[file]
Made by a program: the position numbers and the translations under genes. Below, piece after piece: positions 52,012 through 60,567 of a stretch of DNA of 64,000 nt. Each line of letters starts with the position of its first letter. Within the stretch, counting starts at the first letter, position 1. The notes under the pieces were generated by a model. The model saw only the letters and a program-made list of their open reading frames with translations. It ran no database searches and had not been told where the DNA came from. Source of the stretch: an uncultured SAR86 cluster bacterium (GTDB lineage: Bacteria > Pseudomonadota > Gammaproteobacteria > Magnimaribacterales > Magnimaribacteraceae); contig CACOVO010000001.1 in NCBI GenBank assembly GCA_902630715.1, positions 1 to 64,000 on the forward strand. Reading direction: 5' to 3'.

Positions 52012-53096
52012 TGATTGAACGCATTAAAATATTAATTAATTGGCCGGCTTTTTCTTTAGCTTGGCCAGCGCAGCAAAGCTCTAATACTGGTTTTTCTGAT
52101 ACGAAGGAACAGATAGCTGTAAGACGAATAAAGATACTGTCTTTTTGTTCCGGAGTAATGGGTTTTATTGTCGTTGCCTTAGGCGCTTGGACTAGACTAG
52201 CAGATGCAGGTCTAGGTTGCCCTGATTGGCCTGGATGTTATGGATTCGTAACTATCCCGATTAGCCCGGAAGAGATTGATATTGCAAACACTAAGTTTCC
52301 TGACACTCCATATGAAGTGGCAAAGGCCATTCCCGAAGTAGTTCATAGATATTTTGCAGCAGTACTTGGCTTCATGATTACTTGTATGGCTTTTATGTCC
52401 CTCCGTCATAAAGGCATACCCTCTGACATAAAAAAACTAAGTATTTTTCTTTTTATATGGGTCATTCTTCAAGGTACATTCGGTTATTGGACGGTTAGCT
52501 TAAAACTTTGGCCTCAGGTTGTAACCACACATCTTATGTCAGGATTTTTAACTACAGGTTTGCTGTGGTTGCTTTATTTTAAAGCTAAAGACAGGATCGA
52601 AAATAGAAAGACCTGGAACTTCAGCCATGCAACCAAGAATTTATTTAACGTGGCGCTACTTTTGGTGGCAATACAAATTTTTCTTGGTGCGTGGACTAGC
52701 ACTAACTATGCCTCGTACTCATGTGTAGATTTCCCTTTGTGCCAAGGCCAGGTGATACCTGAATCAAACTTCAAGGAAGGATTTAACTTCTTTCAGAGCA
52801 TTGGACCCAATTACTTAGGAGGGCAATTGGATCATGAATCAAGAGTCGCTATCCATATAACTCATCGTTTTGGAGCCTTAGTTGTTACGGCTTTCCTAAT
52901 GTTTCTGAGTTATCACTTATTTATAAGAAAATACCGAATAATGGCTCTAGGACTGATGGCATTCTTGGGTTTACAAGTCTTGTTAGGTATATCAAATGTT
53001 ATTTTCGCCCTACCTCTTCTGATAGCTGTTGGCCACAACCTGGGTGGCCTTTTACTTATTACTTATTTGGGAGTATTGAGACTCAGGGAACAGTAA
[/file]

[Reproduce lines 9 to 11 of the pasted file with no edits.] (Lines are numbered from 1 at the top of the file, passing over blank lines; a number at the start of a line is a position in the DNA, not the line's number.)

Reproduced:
52601 AAATAGAAAGACCTGGAACTTCAGCCATGCAACCAAGAATTTATTTAACGTGGCGCTACTTTTGGTGGCAATACAAATTTTTCTTGGTGCGTGGACTAGC
52701 ACTAACTATGCCTCGTACTCATGTGTAGATTTCCCTTTGTGCCAAGGCCAGGTGATACCTGAATCAAACTTCAAGGAAGGATTTAACTTCTTTCAGAGCA
52801 TTGGACCCAATTACTTAGGAGGGCAATTGGATCATGAATCAAGAGTCGCTATCCATATAACTCATCGTTTTGGAGCCTTAGTTGTTACGGCTTTCCTAAT